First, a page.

Using CRM to Prioritize Contacts, Leads, Prospects and Customers! More importantly


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We are currently preparing to attend a local tradeshow for manufactures. Tradeshow preparation can be a little daunting. You want to make a grand impression. You want to be memorable. You want to reach your target audience. You want to make new contacts and gather new leads. Most importantly you want the effort to result in profitable business. How does one translate all of those goals and actionable results? The trick really is being able to clearly define who it is you are talking to. Is the person standing in front of you simply a contact or are they a lead? Are they truly a prospect? What is the difference?

We find that if companies create the definitions for these terms prior to attending a tradeshow and ensure that everyone in the organization understands those definitions, expectations and outcomes are often better aligned. For example, if the marketing department has created a contest, provided a raffle giveaway, or another reason to generate traffic into the booth that collects names, emails and telephone numbers does everyone in the group agree these are leads? Likely not. Unless every individual has to meet a very specific criteria before stepping onto the show floor, it is most likely that the vast majority of names in that drawing are not qualified leads. They may not be leads at all, only contacts.

So, what constitutes a lead? Different company’s sales processes manage these terms in different ways and there is no right or wrong as long as there is agreement to the intended meaning of each term and the expected action that each is to be met with. In our company we classify a lead as someone who has “raised their hand”. In other words it is someone who has said, I know what you do and I’m interested in that. That alone would constitute a reaction from us that is different than a name we would have gotten from a booth drawing, however, a raising of the hand is still only a lead; not a prospect. This is where we get particular about qualification. Our CRM software is helpful in outlining our qualification questions for each record and collecting the answers to those qualifications in a single, quickly reference able location. Once all qualifications regarding interest, size, time, decision makers, and budget have been collected we can officially classify them as a prospect.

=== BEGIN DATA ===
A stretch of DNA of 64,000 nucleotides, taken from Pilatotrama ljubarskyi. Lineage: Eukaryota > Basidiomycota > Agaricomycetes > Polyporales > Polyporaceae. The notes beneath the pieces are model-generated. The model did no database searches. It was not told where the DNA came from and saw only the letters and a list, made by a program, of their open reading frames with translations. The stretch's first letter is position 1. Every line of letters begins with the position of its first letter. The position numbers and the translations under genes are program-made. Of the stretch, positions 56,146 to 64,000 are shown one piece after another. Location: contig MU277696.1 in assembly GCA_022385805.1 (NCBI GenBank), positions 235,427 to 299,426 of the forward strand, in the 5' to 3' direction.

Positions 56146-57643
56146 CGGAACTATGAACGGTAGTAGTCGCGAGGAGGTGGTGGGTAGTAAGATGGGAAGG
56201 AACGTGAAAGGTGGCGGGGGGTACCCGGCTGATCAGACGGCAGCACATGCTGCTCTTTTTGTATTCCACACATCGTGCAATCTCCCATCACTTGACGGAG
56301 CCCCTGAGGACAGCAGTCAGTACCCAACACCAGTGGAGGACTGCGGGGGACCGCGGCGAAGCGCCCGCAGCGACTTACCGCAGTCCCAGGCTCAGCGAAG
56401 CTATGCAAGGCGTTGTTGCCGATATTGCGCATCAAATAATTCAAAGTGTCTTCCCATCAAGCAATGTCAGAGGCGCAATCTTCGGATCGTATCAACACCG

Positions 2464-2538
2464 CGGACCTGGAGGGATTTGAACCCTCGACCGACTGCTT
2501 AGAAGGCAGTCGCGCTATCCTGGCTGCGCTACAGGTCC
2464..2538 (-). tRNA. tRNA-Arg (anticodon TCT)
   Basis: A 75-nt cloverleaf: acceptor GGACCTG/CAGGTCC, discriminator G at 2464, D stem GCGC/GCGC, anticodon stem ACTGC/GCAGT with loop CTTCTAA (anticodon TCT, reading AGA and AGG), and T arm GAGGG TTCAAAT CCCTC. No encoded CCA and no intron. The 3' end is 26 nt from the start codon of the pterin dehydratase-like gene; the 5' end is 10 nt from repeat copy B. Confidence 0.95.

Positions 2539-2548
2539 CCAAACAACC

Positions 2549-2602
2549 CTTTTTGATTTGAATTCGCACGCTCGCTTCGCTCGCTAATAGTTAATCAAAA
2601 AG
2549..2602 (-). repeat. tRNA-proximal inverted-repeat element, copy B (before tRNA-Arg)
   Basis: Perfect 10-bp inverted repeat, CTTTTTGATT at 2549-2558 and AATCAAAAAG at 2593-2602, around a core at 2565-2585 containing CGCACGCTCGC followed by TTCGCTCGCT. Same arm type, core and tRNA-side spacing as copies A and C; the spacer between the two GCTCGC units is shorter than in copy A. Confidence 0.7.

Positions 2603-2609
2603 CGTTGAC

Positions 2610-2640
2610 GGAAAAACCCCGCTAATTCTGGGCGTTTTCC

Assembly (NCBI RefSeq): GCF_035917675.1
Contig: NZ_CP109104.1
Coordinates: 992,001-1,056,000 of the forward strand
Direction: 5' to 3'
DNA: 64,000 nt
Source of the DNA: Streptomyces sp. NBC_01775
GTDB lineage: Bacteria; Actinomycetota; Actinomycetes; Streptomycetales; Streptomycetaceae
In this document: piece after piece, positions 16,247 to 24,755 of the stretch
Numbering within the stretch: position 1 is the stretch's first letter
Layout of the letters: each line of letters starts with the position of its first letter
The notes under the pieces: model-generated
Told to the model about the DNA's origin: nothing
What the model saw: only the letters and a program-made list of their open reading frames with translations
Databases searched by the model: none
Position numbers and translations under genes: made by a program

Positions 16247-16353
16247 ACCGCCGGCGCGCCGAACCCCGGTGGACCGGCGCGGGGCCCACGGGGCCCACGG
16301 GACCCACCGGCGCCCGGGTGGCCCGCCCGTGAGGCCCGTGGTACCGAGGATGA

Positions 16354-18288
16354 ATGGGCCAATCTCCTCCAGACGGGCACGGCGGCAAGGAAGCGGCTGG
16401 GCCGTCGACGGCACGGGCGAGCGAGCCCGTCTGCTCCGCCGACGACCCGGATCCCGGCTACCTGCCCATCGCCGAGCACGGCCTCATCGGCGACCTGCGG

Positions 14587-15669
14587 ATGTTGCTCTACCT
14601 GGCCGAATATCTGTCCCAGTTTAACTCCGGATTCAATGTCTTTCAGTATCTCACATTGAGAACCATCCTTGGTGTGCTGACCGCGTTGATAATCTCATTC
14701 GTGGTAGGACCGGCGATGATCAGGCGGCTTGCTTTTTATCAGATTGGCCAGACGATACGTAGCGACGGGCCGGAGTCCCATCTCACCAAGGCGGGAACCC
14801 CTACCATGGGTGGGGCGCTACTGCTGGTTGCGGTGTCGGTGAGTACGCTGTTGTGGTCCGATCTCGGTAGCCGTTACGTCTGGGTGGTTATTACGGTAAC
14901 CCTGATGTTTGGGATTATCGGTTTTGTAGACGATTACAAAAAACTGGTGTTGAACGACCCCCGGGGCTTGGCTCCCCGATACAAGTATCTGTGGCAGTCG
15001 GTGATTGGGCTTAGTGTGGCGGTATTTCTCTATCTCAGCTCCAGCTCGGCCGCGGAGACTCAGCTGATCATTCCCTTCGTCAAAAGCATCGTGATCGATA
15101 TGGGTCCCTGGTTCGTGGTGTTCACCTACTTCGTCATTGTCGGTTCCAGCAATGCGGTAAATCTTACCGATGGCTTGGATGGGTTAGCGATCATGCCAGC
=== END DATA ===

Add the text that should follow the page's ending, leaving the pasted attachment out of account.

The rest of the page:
In our world, a prospect is someone that has moved into the sales process. Again, CRM software is highly beneficial in streamlining activity for all classifications of records. If you have a specific contact process that you would like to engage in to convert a lead to a prospect, a CRM solution can help automate many steps of that for you. We all want to convert prospects to customers, and there are undoubtedly steps in your sales process that can be automated to expedite that result. Often, even automated reminders to ensure action is being taken can make the difference in converting a lead to a prospect or a prospect to a customer.

Tradeshows are only one way that leads enter our sales system. They come in from many directions and a CRM solution can manage the classification of these records in a language that is mutually understood by all in the organization and it can help you manage those records in an effective manner that will result in more customers and more revenue. Before you start planning for your next tradeshow, have a planning meeting to determine what your goals are for contacts, leads, prospects and customers. When everyone is speaking the same language the expected outcomes will also be understood by everyone!

Republished with author's permission from original post.

Kym Riedel
Kym Riedel, Sales Director at Resolv, Inc., is responsible for business development, working with current customers on new projects and identifying companies that might need a new partner to help maximize their CRM investment.Prior to joining Resolv, Kym worked for manufactured consumer products companies in both the crafting and food industries. Kym has worked at internationally branded companies including ColorbÖk, Fiskars and Rondele Specialty Foods where she held marketing management and sales account management positions.Kym has Bachelor degrees in both marketing and business management.


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